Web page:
I talk a lot about how Asia and Asian missions changed me. But Europe changed me as much if not more so. This is because in Asia my friends were religious, even the local Buddhists are religious. But in Europe, I was living out of hostels and campgrounds, and almost without exception, everyone I met was non-religious or perhaps more accurately, silent about religion.
On my first night in Europe I went to bed at 9 a.m. from jet lag, and was long sound asleep when a student came in very drunk and shook me and tried to wake me up to join the “fun.” They ended up having a party in my room that night. Remember, I had gone from the conservative south to missionary Asia, so this behavior was shocking. Fortunately, this behavior was not a picture of my entire trip. I also lived out of a tent for two months, staying in 24 different locations in 11 countries during that time. I also stayed with a non-religious German family when the weather turned cold and experienced the much faster driving style of the Germans. I explored Barcelona with a Korean student and explored Austria with a China student. I met a Scottish couple in Northern Belgium who had camped in Southern Spain in 104 F degree heat; they apparently rubbed bad luck off on me because the next day I got food poisoning and threw up for several hours in 40 degree F weather while tent camping in my only pair of warm clothing. While washing dishes, I’d listen to conversations among students conversing about feminism and equality. At campgrounds I’d meet people biking for over a month. During all my traveling time, I met only couple who talked about their faith–American graduate students who were biking across Europe for 2 and a half months.
Yet these secular people I met were real. They’d say a cuss word and apologize. They would talk honest about their past and their ambitions. I felt free in Europe.
And when I met men who were jerks, such as the guy who came up to me on a cloudy October day on the beach in Barcelona and asked if he could take me to my place to make me “happy,” I knew every person in my dorm would have kicked his butt before he could have sneaked in our building. They wouldn’t try to convert him or call their father or do something too dramatic; they would just kick him out and go on with life.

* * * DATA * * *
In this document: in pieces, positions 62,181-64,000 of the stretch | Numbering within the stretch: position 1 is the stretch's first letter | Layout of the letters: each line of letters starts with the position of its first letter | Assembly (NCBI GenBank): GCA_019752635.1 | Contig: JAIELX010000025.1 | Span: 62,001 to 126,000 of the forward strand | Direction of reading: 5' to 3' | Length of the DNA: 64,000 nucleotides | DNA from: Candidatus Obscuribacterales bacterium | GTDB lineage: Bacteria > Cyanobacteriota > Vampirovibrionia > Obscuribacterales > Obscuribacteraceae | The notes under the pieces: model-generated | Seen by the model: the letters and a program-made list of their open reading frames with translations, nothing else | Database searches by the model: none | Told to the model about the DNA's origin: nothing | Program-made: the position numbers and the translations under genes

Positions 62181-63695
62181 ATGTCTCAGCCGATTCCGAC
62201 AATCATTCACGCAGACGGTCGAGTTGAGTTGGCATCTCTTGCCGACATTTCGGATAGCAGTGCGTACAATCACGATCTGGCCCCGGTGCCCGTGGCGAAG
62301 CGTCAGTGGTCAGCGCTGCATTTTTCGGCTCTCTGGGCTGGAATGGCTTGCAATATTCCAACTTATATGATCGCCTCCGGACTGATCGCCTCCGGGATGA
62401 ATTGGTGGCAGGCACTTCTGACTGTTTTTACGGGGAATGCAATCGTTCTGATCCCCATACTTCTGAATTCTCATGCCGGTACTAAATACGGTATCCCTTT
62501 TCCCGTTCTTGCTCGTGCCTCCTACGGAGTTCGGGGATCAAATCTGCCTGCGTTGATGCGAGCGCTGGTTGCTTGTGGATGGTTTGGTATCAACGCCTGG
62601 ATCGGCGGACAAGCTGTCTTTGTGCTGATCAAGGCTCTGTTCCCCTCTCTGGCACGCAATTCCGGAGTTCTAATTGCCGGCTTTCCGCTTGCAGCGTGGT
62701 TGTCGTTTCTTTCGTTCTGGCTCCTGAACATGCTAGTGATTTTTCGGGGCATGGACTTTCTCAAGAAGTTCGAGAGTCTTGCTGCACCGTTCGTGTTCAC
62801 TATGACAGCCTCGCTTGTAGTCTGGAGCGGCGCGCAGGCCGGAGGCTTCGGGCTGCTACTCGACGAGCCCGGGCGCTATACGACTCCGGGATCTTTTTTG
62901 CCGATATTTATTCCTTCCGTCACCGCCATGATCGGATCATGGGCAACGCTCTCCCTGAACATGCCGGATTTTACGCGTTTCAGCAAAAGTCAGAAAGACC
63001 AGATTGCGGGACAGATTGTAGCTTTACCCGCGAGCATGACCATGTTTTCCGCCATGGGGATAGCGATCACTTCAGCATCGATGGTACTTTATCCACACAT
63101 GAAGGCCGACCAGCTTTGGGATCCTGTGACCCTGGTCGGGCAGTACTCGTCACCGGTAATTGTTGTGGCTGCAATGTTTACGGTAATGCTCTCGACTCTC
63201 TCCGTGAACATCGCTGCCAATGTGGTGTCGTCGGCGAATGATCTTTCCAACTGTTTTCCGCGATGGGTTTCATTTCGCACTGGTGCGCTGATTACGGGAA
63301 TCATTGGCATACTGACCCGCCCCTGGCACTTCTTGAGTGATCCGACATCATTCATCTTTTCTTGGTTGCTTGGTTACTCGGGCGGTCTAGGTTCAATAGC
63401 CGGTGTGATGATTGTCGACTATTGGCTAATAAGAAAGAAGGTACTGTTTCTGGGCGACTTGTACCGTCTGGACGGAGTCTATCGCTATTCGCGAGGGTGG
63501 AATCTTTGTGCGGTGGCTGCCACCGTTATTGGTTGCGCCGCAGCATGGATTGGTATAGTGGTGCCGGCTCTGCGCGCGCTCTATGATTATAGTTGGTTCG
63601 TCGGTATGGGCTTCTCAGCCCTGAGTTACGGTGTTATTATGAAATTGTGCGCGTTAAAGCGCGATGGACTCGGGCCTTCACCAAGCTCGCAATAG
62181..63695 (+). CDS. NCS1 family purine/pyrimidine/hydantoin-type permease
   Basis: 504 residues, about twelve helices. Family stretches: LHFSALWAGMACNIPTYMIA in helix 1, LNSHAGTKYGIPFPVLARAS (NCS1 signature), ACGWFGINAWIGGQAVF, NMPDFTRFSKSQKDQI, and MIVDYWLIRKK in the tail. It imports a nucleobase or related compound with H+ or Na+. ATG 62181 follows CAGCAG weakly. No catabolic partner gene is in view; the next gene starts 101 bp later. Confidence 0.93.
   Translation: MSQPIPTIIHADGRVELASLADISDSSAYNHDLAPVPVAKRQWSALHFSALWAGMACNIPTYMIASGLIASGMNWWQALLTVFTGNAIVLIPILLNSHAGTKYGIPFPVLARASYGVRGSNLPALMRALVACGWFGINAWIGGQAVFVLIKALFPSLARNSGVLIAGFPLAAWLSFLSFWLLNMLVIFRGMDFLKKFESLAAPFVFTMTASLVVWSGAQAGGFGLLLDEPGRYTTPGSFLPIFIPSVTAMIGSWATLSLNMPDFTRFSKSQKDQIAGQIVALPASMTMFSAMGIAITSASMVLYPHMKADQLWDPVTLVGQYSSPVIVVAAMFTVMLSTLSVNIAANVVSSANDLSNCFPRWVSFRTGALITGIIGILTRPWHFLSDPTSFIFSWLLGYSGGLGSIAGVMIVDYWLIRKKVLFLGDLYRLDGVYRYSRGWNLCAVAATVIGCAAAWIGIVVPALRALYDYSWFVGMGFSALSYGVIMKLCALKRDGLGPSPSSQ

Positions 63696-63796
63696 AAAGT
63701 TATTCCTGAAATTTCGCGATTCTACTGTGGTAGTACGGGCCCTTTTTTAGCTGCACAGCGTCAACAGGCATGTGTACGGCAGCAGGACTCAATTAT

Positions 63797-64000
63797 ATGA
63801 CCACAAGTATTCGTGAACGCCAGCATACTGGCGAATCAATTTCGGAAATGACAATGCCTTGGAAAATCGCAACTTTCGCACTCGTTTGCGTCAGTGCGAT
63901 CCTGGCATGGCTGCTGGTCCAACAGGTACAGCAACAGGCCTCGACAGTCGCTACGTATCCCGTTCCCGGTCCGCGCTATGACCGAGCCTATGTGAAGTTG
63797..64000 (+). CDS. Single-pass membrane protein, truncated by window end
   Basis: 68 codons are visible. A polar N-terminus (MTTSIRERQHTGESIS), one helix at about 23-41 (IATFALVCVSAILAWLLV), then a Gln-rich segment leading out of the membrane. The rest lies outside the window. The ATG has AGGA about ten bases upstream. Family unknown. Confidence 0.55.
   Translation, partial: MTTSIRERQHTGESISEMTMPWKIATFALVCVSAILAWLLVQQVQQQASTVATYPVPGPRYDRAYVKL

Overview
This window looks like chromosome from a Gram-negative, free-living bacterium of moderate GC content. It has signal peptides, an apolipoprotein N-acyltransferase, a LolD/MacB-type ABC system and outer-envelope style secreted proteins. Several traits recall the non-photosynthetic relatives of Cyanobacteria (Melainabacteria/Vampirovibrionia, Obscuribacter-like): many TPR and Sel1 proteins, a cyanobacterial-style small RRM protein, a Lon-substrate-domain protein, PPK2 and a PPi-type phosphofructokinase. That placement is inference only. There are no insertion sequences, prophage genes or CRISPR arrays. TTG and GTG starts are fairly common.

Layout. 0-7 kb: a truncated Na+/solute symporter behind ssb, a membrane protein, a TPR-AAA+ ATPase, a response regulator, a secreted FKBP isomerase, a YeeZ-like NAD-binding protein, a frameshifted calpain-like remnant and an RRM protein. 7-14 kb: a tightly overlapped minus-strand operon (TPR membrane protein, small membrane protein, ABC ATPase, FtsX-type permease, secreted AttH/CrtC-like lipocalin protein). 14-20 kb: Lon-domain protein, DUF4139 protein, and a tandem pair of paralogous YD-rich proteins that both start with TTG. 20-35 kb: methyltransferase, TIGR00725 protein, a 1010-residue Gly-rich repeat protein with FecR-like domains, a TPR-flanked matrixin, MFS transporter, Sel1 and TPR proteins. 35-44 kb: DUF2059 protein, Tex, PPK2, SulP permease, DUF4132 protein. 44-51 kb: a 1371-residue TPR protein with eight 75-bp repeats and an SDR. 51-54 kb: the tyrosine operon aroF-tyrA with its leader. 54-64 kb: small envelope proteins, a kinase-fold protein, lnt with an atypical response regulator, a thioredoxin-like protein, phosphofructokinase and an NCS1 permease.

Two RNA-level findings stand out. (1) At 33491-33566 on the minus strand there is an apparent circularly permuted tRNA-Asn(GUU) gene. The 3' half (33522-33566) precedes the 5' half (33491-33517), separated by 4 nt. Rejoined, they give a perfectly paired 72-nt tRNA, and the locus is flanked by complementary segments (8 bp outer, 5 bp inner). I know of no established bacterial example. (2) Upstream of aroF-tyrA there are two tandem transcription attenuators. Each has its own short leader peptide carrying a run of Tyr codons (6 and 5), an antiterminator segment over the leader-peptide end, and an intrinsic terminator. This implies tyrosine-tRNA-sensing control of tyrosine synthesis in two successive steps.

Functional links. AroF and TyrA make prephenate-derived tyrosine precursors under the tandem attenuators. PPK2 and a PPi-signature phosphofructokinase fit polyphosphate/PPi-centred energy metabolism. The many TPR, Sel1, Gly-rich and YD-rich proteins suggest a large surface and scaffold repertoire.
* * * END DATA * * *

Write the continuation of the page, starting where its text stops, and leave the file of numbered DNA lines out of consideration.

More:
What I am describing here is not European culture per se. I am describing the real world away from religion. A world where I could be real, and they could be real. Let me explain with three examples from my evangelical culture.
1) My homeschool, Christian Patriarchy sub-culture. In this world, I had to stay emotionally and sexually pure before marriage with little grace for giving my heart away at all. I had to stuff in the emotions and smile at church and be one big happy family. And if I had negative emotions, this was a sign of spiritual weakness, and I learned to bury them by quoting scripture, character traits, and using anger management tools. Admittedly, I failed at this.
2) Evangelical sub-culture. I saw this when I was working as a cataloger at a college library. We’d gossip about those who were kissing in the library because surely they were having sex outside marriage. We came down hard on those who were on welfare. We judged others eating habits up there with the word of God. I felt like a clam. I couldn’t mention anything without being judged up against God’s word. And I was working in a secular library. But the evangelical culture was still alive and well, and faking it was much safer.
3) The missionary sub-culture. I had foster kids with special issues who were totally not perfect. And you would think other missionaries would understand because they are there to outreach the culture. But some of them thought we could just teach the kids the world of God, spank them, and train them. We could tell the kids to stuff up their abuse and never mention it again, and the problems would go away. I lived it. That’s a lie. And I don’t think I ever felt more trapped from being real than I did with the missionary community; I had to keep my lips zipped, and only the neighbors, who could hear the words said and voices raised, and one close church friend, knew what really was happening.
But human nature tries to fake it and put on a smile, right? Perhaps so, but religion takes it to the extremes that I experienced in those three sub-cultures. Conservative evangelical culture will often even tell you to fake it. “Don’t ask, don’t tell,” says the Religious Right in response to gays in the military. You have to strip yourself of who you are and live in guilt while trying to come to terms with a past you don’t think other people share.
And that’s why I loved European travel. Students and bikers said what they thought, and actually thought what they said. They didn’t look down on someone if they said a bad word, or had a bad day. Sure some people may have been immoral, but I’d say most people were traveling for the same reason I was – for a more enriching life. The stereotype I had against secular people had to die.
When I boarded the plane out of Europe for Qatar and later home, I couldn’t have told you why I dreaded going back into the evangelical sub-culture, but I did. It was three weeks later that it hit me. A missionary said if I skipped church on my birthday, it “would ruin my witness” and “disappoint the orphans.” I realized what had changed in me while in Europe.
I was done pretending.
Anyone else experienced these two different worlds?